After falling rather sharply Thursday, corn futures followed soybeans higher Friday morning. Short-term prospects seem balanced between the bullish impact of persistent Argentine dryness and poor export demand for U.S. corn. However, prices have generally reflected soybean market fluctuations lately, so it was not terribly surprising to see corn follow the China-driven soybean move higher early this morning. Things may change when the USDA releases its weekly Export Sales report later this morning. March corn rose 1.25 cents to $6.92/bushel Thursday night, while December was unchanged at $5.54.

The soybean market continued its mid-February surge early Friday morning. Forecasts for persistent dryness over drought-stressed soybean fields in Argentina are probably offering ongoing support for prices, but the latest upward surge was apparently powered by news from China. That is, talk of strong demand, especially for soybean meal sent the Chinese market sharply higher overnight, which rather clearly sparked an echo at the CBOT. Traders will be looking forward to the weekly Export Sales report from the USDA as well. March beans surged 16.0 cents to $15.0375 early Friday morning, while March soyoil gained 0.07 cents to 51.38 cents/pound, and March meal jumped $6.0 to $443.3/ton.

Wheat futures rebounded from their Thursday drop to 8-month lows overnight. Traders may now view the breakdown as being overdone, but they are probably reacting to the bullish leadership from the soybean pit as well. Bulls are also hoping for a good result on the weekly Export Sales report from the USDA later this morning. March CBOT wheat futures advanced 2.0 cents to $7.2325/bushel in early Friday morning action, while March KCBT wheat pushed up 3.0 cents to $7.6025, and March MGE futures rose 2.0 cents to $8.085.

Cattle futures were mixed to lower Friday morning. The situation does not seem very supportive at this juncture, as exemplified by the fact that the most-active April contract posted its lowest close since last June Thursday afternoon. The fact that it remains about five cents premium to cash values does not bode well for its short-term performance if the cash and/or wholesale markets do not rally seasonally during the next 6-8 weeks. CME action today may be dominated by position squaring, since the monthly USDA Cattle on Feed report will be released this afternoon. April cattle inched one tick higher to 127.82 cents/pound early Friday morning, while August slipped by the same amount, to 125.12. Meanwhile, March feeder cattle slid 0.07 cents to 140.62 cents/pound, and August fell 0.20 cents to 153.47.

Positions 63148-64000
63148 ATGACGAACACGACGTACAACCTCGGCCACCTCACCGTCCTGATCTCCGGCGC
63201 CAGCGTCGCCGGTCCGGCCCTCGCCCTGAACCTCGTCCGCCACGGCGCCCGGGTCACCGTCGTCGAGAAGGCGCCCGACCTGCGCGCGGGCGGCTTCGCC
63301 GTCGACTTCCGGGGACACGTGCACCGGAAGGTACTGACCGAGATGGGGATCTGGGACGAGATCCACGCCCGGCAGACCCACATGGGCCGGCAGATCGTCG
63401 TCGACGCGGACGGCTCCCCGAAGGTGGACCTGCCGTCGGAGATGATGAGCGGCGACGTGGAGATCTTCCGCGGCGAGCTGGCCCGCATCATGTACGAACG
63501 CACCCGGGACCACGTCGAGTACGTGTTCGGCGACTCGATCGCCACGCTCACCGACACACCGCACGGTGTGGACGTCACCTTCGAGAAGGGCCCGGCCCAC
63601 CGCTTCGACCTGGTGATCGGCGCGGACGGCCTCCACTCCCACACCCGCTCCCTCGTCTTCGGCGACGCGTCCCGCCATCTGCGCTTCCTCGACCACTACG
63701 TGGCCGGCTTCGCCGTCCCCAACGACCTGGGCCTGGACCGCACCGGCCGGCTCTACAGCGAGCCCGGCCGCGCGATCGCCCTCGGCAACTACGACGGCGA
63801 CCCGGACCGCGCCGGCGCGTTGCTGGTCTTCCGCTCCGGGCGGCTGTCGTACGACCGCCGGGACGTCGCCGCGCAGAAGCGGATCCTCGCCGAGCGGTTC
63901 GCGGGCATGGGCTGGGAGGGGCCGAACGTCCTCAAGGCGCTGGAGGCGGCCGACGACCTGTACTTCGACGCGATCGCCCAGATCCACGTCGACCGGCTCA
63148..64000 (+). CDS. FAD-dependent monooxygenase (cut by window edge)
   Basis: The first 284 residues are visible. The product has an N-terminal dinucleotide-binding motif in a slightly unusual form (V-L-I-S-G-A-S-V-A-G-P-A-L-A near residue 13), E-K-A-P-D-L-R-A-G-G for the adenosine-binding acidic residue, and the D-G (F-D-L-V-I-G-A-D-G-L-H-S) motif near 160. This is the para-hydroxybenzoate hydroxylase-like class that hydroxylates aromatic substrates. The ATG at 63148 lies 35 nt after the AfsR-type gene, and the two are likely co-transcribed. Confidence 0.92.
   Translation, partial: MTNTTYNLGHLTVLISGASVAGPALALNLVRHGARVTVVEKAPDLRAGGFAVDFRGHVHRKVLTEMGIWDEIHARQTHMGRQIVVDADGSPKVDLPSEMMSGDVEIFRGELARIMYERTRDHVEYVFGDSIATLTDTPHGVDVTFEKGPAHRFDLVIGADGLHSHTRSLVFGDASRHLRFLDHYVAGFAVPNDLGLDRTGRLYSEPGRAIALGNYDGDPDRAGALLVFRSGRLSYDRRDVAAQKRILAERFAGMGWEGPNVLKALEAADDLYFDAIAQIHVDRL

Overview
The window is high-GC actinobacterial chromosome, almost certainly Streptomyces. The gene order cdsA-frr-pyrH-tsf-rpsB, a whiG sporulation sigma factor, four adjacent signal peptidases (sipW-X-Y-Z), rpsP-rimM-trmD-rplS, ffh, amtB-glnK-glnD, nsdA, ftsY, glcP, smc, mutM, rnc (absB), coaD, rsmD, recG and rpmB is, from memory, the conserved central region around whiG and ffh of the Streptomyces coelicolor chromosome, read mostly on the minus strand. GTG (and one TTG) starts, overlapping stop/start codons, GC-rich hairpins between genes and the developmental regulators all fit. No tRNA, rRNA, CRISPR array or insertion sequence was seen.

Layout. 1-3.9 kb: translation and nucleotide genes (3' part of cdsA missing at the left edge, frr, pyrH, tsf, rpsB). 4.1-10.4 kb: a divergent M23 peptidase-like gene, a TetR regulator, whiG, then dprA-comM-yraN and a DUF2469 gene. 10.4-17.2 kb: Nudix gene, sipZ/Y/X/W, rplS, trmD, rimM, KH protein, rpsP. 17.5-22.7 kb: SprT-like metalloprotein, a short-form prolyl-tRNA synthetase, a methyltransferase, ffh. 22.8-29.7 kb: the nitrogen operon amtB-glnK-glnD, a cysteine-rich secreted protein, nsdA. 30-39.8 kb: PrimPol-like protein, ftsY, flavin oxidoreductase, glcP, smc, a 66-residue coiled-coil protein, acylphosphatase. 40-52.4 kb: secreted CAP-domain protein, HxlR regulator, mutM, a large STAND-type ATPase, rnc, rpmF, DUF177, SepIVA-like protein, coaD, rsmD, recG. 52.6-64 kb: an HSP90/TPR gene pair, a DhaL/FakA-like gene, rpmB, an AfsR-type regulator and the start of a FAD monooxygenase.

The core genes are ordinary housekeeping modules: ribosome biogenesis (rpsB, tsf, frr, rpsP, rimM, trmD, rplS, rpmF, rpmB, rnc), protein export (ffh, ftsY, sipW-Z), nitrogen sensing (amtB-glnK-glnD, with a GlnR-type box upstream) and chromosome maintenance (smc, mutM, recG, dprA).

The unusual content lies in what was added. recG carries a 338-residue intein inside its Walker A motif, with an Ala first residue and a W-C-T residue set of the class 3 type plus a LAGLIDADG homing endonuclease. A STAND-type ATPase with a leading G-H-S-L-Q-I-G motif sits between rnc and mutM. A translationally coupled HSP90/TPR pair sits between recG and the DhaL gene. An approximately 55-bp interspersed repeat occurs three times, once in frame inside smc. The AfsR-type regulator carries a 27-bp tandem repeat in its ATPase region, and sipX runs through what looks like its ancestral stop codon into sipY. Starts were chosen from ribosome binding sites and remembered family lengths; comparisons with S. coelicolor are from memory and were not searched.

Hog futures proved decidedly mixed in Thursday night-Friday morning action. The fact that the CME lean hog index remains at a significant premium to the nearby April contract may have provided support. However, bears are almost surely thinking that premium could be quickly eliminated if the recent downtrend in country prices persists. The big Thursday afternoon drop in ham prices and its negative effect upon pork cutout was not encouraging either. April hogs gained 0.07 cents to 82.37 cents/pound in pre-dawn trading, while June was unchanged at 91.70.

Cotton futures seemingly followed the soybean and grain markets higher Thursday night, which probably reflected ICE trader confidence about the strength of Chinese buying for the foreseeable future. However, the USDA followed up on its preliminary cotton acreage forecast released Thursday, reiterating its prediction of 2013-14 plantings at 10.0 million acres, which is well above some private estimates in the 9.0-9.2 million-acre range. We would also warn that the Thursday cotton price drop did considerable technical damage to the charts. March cotton rebounded 0.48 cents to 81.79 cents/pound in overnight trading, while December edged 0.05 cents higher to 83.67.